Why The Germans Do It Better: Lessons from a Grown-up Country: Notes from a Grown-Up Country By John Kampfner

Why The Germans Do It Better: Lessons from a Grown-up Country: Notes from a Grown-Up Country : Kampfner, John: : Boeken Why The Germans Do It Better: Lessons from a Grown-up Country: Notes from a Grown-Up Country

John Kampfner ↠ 0 Free read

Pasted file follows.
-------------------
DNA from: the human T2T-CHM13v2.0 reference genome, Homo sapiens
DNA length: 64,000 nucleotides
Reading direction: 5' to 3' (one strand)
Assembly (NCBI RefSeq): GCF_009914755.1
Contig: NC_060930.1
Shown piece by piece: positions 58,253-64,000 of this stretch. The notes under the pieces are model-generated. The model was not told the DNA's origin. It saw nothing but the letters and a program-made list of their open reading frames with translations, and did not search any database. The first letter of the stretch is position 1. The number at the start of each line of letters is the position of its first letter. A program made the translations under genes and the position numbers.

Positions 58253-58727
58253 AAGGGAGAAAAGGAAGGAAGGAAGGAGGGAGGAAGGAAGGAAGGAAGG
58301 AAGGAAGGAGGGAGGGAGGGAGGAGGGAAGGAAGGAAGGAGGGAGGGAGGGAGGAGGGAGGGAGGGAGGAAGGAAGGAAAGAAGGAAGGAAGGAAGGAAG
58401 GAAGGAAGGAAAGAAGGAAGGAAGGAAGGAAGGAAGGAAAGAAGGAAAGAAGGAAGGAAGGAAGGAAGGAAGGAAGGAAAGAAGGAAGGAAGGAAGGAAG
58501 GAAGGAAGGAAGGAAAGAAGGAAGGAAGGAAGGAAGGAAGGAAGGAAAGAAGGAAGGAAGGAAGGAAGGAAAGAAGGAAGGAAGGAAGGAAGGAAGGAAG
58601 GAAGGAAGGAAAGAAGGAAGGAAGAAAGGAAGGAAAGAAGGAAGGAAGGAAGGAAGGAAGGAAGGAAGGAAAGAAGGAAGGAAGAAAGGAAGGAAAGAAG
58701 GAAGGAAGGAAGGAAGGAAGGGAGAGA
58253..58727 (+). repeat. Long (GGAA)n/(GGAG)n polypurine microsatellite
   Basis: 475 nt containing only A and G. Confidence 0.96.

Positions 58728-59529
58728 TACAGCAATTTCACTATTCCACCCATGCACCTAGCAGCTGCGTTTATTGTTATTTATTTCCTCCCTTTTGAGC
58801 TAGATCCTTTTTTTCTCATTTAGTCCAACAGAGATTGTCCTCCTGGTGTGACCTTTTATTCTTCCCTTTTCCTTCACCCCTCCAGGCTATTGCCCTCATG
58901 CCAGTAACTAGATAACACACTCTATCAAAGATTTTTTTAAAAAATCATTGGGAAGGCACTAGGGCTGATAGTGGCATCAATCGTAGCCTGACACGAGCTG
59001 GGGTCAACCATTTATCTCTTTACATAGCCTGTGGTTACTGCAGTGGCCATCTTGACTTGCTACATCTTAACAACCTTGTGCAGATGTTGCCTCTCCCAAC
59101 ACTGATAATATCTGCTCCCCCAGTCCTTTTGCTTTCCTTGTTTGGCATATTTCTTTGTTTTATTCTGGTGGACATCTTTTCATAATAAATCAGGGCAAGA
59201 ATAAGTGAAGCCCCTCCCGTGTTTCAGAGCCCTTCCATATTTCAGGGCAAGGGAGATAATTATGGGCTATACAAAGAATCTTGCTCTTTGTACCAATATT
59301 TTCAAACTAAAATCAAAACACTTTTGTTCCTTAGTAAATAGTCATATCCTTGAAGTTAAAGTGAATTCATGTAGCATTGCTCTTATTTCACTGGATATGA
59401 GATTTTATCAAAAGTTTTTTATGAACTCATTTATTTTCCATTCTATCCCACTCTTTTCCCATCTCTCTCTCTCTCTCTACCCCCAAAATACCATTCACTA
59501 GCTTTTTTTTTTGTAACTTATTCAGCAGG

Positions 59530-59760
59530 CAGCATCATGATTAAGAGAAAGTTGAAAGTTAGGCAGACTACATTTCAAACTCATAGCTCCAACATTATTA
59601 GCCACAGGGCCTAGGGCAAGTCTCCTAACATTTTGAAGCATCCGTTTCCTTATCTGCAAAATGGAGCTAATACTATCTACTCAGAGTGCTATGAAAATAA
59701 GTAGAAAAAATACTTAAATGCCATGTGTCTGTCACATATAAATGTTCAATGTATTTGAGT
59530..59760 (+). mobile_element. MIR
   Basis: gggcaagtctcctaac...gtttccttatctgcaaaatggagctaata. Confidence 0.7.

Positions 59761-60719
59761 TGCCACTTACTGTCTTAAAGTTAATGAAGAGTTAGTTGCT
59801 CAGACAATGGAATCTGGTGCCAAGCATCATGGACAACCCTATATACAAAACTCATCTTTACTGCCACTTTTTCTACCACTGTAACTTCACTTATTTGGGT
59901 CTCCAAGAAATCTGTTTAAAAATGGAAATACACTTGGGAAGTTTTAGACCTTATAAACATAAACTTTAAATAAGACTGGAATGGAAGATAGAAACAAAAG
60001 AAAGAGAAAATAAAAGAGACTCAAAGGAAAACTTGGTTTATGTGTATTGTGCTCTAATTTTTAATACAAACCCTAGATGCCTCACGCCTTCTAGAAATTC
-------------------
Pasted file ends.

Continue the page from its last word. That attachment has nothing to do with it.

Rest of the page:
This book looks so good, and was a very cute gift idea my boyfriend bought my German mother! She was so thankful and it honestly looks informative than I thought it would be! Why The Germans Do It Better: Lessons from a Grown-up Country: Notes from a Grown-Up Country I must declare an interest. I was born in Germany in late 1924 and, together with my Jewish family, emigrated, at the age of 12, from Nazi Germany in 1936. As a young adult, I often thought that, if I were not Jewish, I would have remained in Germany throughout my school years, undergoing the Nazi indoctrination which my age group would have undergone from 1933 (when I was eight) until 1945 (when I would have been twenty). I was of course glad to see a pre Nazi generation come to power in Germany immediately after the war, and saw that generation preside over the democratization of Germany; but I feared what would happen after the mid 1960s when my own indoctrinated generation would succeed them in positions of influence. But I was wrong: the great majority of West Germans of my age had shed whatever indoctrination they might have undergone, and West Germany remained true to the democratic way of life, enshrined in the Basic Law of 1949; and in due course Germany became the admirable state that Kampfner so vividly describes.The title of the book is somewhat misleading. True, there is much that the Germans do better than the UK does; but the book has a much wider scope than that, and is a general account of post war Germany. Kampfner is not blind to the negatives in Germany – like the arrogance of the West Germans after unification and the devastation that re unification caused the uncompetitive industries in the East. That alienation is still there today: “a sense of grievance is embedded across the East”. Kampfner shows that there is some justification for this; but €2 trillion from the West has gone into the East, parts of which are now better off, in terms of GDP and employment, than the poorer parts of the West.Kampfner gives a thorough account of how Germany started to come to terms with the past, though this did not really start until the Eichmann Trial in 1961; and even then, it took some time before schools would properly teach the Nazi period. In 1986 the great Historikerstreit began: was the Holocaust really unique? Were not Soviet crimes or the Allied carpet bombing of German cities comparable crimes? Such questions could lead – and were intended to lead to some amelioration of the guilt that Germans were taught to feel about the past.Kampfner is a great admirer of Angela Merkel. Kohl had been her patron, but when he was defeated in 1998 elections by the SDP’s leader Gerhard Schröder, she – unsuccessfully – challenged Edmund Stoiber, Kohl’s candidate for the succession of the CDU leadership; but when Stoiber lost the next election to Schröder, she became leader of the CDU and, in 2005, head of a coalition CDU SPD government.Coalitions are much normal in Germany than in England, and the search for consensus (which is also so strong in Germany’s industrial scene) is of course a necessity. But in any case, debates in the Bundestag are much less confrontational style of debate, in a modern and circular chamber than is the case in the antiquated Palace of Westminster, where politicians jeer at each other across the aisle that separates the government from the opposition benches.Even before 2015, Germany had the third largest migrant population the world. It is not well known that shortly before the influx of 2015, in July that year, Merkel has said that Germany could not cope with floods of refugees. More famously, seven weeks later, Merkel said just the opposite – “wir schaffen das” – and she and millions of Germans did than any other countries to welcome over one million refugees from other countries. Equally famously, however, she was forced to backtrack amid rising hostility to her policy. The forerunner of the AfD had been founded in 2012. In the 2017 federal elections, the AfD, with 12% of the vote, became the third largest party in the Bundestag and the biggest party in opposition to the coalition between the CDU and the SPD. An even right wing, anti Muslim and occasionally violent movement, Pegida, was able to stage large demonstrations. There are even incidents of antisemitic harassment, up by 20% from 2017 to 2018. But the German authorities and much of German public opinion combat all such extremism, and support for the AfD has fallen back somewhat recently.In Kampfner’s chapter on German foreign policy, there is an interesting discussion of Germany’s attitudes to Russia: how Brandt’s Ostpolitik began an accommodation with the East; how Schröder, Chancellor from 1998 to 2005, admired Putin, described him, three times between 2004 and 2012, as “a crystal clear democrat”, fostered the Nord Stream gas pipeline between Russia and Germany and was closely involved with it after the end of his Chancellorship (after which time he defended Russia’s annexation of the Crimea); how even Merkel, despite her deeply critical attitude towards Russia and despite Putin’s persistent attempts to undermine her with his support for the AfD and his campaign of disinformation, was unable to disentangle Germany from Nord Stream and even extended the project.Merkel’s relationship with America was no better: even under the Obama presidency, she found that her phones had been hacked by the Americans; and Trump, from the beginning, made her a target in his tweets as the main representative of the European Union and of international agreements he so disliked and from which he withdrew.Even does Trump object to the close economic relationship of Germany with China. Merkel’s government has done nothing to check Chinese investments in and take overs of German industry or China making Duisburg the terminus of China’s Belt and Road scheme.In economic matters, Merkel and her finance minister Schäuble kept a tight hold on spending, even when the German economy was roaring ahead. It meant, among other things, an unwillingness in the 2010s to help a number of countries that were spendthrift, when these got into trouble. Notably was the case of Greece, where she (and, for that matter, also the “troika” of the IMF, the Central European Bank and the EU) took such a hard line on the terms of successive bail outs that she was caricatured in the Greek press as Hitler. She had the support of German public opinion on this. Her prudence also meant that she had accumulated so much money that she could, easily than other countries, pump vast sums into the economy during the Covid 19 crisis.Kampfner’ title is most justified when he talks about German business: how much of it consists of small, local, specialized family businesses who are loyal to their localities, often small towns, and to their workforce. This Mittelstand produces some 80% of German GDP. In 1948 Ludwig Erhard’s economic reforms produced the Wirtschaftswunder: within ten years industrial production had increased fourfold. Within another ten years the West German economy was four times larger than that of the UK. Between 2003 and 2010 Germany was the largest exporter of goods in the world. (After that, it was China.) The Germans invented the “social market”, redistributing the wealth made by industry to its workforce. A law of 1976 laid down the Mitbestimmungsrecht, requiring that half the seats on the governing bodies of large industries and a third in the case of medium sized ones be held by elected workers’ representatives. The result was industrial peace. Wages grow in line with workers’ productivity. Bosses often eat with their workers in the canteens. During the 2008 crash, they did their best not to sack workers, but rather put them on short time work. The philosophy is also planning for the long term instead of for instant profit or high dividends for shareholders. But Kampfner also shows negative characteristics: for one thing, a big gap between the rich and the poor, with 15% of the population classified as poor.The German Health Service is much better funded than the British NHS, and when the pandemic struck, the Germans were better prepared in terms of testing facilities (five times than in the UK), ventilators (20,000 compared with the UK’s 8,000), protective equipment, hospital beds per patient (8.2 per 1,000, compared with 2.7 in the UK; 28,000 intensive care unit beds, compared with the UK’s 4,100; 4.1 doctors and 13.1 nurses for every thousand people, compared with 2.8 and 8.2 in the UK). And Merkel, whose popularity at the polls had started to sink after the refugee crisis, saw them recover at public approved of the way she handled the Covid 19 crisis.Germans are not as obsessed with home ownership as Britain is. Only Switzerland has a lower percentage of home owners. Only 15% of properties are owner occupied, compared with about 2/3 in the UK. Individuals buying a house for an investment rather than for a home are practically unknown, and companies that do own properties to let are hugely unpopular, and there is a strong movement for expropriating them. Rents in Berlin are capped.In no way does Berlin dominate the country as London does in the UK. Other big German cities are prosperous and work efficiently than Berlin. Historically, there have been many centres of art in Germany as ancient courts competed with each other. The unification of Germany in 1870 did not change this, and the Länder all lavishly subsize the arts, as do many companies and family trusts. There is therefore much experimental art, especially in the theatre, which does not shy away from taking political stands. “Kultur” figures extensively in social settings and in the newspapers. The knowledge of other countries and, of course, other languages is broader in Germany than in the UK.The Green movement is particularly strong in Germany. Rail journeys increasingly replaced car journeys, growing 25% in four years, while domestic air travel dropped by 12%. There are rallies every Friday. The Green Party was part of the Federal government from 1998 to 2005; in 2009 it had 68 members in the Bundestag, and in 2011 it was the biggest part in Baden Württemberg and provided its state prime minister. The Greens now regularly outperform the SPD in regional elections and in national polls. In 2002 Germany began the shut down of its nuclear facilities, to be completed by 2021. But as Putin turned hostile and the dependence on Russian gas became problematical, the life time of the remaining nuclear power stations was extended in 2010. There were huge protests, and after the Fukushima disaster in 2011, the 2021 date was restored. 40% of electricity production now comes from renewable energy, with the aim to reach 80% by 2050. But the Greens have not been able to force the closure of state subsidized lignite (brown coal) mining: four of the EUs five most polluting plants are in Germany and employ many thousands of workers. Germany is still the world’s sixth largest emitter of CO2. But in 2020 it was enacted, among other green measures, that all coal fired plants must be closed by 2038. Why The Germans Do It Better: Lessons from a Grown-up Country: Notes from a Grown-Up Country Having worked with German brands such as Mont Blanc and a German organisation in Villeroy & Boch AG, I was fortunate to travel to Germany often. The Germany I saw was an eye opener for me. The importance it attached to an optimum work life balance, the core values of day to day living and its obsession with exhibiting empathy than any other society. John Kampfner has very meticulously detailed the evolution of a new Germany after the War and its further development post the fall of the Berlin wall. He has touched upon all aspects be it cultural, economic, social, political and the conflicts the nation and its people faced as the world started to look at Germany as one of the super powers. A must read for all those who want to know why the Germans are better and do it better. Why The Germans Do It Better: Lessons from a Grown-up Country: Notes from a Grown-Up Country This author has many negative views on post war German history and politics. Few positive opinions or facts were mentioned in this book.It's interesting how there is a picture of a mug of beer and a sausage on the cover as if that's a main part of German culture plus the author barely mentions cuisine. It's like writing a book on UK politics and history and promoting chips and warm beer on the cover as one of the most important parts of UK culture.Note that the author suffers from Trump derangement syndrome which adds to his general negative views. I'm not sure who this book is targeted at perhaps a senior British audience??? The book could have been better if it were balanced with both positive and negative facts. Why The Germans Do It Better: Lessons from a Grown-up Country: Notes from a Grown-Up Country Dieses Buch ist ein Eine ausgezeichnete Darstellung Deutschlands, die überraschend genau und präzise ist und von einem Nicht Deutschen geschrieben wurde. Außerdem sehr gut geschrieben und fesselnd! Eine Pflichtlektüre für alle Europäer. Ich bin einen Niederländer, der seit 2000 in Deutschland wohne, erkenne vieles und denke viele Leute außerhalb Deutschlands die mit Deutschland zu tun haben, geschäftlich oder privat, würden Vorteil haben dies Mal zu lesen.Ich habe dieses Buch von den ersten Seiten an geliebt.Dieses Buch bietet einen großartigen Überblick über Deutschland, insbesondere seit dem Fall des Eisernen Vorhangs, Erklärt die deutsche Position, Natur und Lebenseinstellung. Das Buch macht Viele Vergleiche mit Großbritannien. Manche Britten (oder andere nicht Deutsche) mögen dieses Buch als leicht kontrovers empfinden und es nicht mögen, da es manchmal England gegenüber kritisch ist.Ein wunderbar geschriebenes, eingängiges Buch, das viele Informationen bietet und den Weg erklärt, den Deutschland seit der Wiedervereinigung gegangen ist.Wie so vieles, was die Briten über Deutschland schreiben, ist auch dies ein Buch über Großbritannien. Wir müssen das Großbritannien nach dem Brexit in der Tat in einem deutschen Spiegel sehen, nicht in einem globalen Fantasie Spiegel. Dieser Spiegel ist nicht schmeichelhaft: Kampfner sieht ein Großbritannien in einsprachige Mittelmäßigkeit versunken, dessen Bezugspunkte sich bis in die USA und nicht viel weiter erstrecken. Es borgt und kauft ein, und es lebt in einer nostalgischen Traumwelt. Why The Germans Do It Better: Lessons from a Grown-up Country: Notes from a Grown-Up Country